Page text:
Mike Morgan
Two lesbian monk parrots taught me about grief.


Jodi is a green monk parrot who came to live at a wildlife sanctuary after being abandoned by a string of owners. Monk parrots mate for life and the separation caused her to become vicious and to pluck almost all of her feathers out. It wasn’t until a wild blue monk parrot was rescued for a broken wing and paired in Jodi’s sanctuary that the two bonded. Jodi became happy. Her feathers grew back. Perhaps the two fell in love.


Witnessing this miraculous growth of character and shift in personality awed me. My dad died of cancer just a month earlier. I could sympathize with the hurt Jodi felt over loss, and I was happy to witness Jodi—who would snap her beak at anyone—find a space healing from her new cage mate. Jodi’s new mate was not only rare for her blue color, but also for surviving a cat attack—4 out of 5 birds attacked by cats perish even if they manage to escape. The feel-good story and the surrounding coincidences resonated with  me during a time when I needed to feel good and to be intrigued. My earliest collages and paintings are homages to the story of Jodi and the Blue Monk. This work was hopeful— life adapts and survives in ever-changing environments.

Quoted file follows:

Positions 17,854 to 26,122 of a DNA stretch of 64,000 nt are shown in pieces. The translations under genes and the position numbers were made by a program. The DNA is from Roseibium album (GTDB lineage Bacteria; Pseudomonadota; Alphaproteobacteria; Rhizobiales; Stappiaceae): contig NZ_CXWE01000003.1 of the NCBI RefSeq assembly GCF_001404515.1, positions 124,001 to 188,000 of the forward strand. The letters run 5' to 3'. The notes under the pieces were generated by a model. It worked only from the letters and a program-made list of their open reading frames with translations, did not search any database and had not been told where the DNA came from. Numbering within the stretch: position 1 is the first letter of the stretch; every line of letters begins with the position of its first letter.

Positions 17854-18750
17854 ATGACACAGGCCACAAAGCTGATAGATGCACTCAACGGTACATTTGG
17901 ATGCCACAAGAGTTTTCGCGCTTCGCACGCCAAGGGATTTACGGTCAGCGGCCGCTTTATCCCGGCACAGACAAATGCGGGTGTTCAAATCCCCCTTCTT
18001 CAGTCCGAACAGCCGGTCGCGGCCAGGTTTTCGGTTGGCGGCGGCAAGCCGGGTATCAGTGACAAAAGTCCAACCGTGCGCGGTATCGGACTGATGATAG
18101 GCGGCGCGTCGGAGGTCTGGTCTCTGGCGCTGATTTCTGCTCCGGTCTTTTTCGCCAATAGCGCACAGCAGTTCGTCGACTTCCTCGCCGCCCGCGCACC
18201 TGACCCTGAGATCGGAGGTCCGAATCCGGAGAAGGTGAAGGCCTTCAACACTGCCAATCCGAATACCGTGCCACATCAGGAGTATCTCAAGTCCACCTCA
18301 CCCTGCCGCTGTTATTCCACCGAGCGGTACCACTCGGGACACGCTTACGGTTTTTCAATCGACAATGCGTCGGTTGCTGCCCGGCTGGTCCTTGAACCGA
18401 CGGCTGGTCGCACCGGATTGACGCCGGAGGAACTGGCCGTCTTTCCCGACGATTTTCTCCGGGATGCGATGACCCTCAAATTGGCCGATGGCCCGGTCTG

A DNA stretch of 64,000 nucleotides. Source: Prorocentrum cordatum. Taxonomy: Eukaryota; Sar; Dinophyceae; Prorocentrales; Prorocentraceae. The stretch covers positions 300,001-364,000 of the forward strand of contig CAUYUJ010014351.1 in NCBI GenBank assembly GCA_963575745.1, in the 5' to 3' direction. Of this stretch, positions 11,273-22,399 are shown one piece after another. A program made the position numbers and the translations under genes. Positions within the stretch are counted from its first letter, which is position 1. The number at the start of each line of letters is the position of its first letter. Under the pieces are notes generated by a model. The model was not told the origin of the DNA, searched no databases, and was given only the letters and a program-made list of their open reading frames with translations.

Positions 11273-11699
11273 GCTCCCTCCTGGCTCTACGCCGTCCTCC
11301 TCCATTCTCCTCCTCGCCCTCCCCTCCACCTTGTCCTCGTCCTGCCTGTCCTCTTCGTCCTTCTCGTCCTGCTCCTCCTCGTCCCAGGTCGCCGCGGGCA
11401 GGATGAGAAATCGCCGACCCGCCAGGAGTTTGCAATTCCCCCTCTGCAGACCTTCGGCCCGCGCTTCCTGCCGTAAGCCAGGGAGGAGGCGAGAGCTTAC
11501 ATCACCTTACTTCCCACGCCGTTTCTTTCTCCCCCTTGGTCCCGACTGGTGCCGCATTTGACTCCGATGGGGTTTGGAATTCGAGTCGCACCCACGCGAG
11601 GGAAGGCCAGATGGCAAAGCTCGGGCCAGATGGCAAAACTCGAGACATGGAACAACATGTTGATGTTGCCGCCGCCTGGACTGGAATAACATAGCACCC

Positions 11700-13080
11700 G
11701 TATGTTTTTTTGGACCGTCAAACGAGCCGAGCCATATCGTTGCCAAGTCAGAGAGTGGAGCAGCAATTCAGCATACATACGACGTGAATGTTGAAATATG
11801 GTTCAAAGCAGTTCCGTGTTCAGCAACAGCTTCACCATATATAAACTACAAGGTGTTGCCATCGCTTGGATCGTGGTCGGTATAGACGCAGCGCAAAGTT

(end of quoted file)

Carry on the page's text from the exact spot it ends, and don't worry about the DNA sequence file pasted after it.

Overtime, my attention shifted from Jodi and the Blue Monk to the world the Blue Monk had come from—a world comprised of escaped pets, thousands of miles from their indigenous habitats and building homes on top of suburban Long Island landscapes. These highly intellectual and social creatures now serve as allegories for the human experience: loss, redemption and feeling alien within your own community.


My work, like the Jodi-Blue Monk romance, balances humor and melancholy. Is the humorous expression captured in the iPhone snapshot of the missing dog a message to find light in any situation? Is the missing poster a naïve and desperate attempt to return to something long lost? Did the dog, now missing, scare the cat away from the parrots?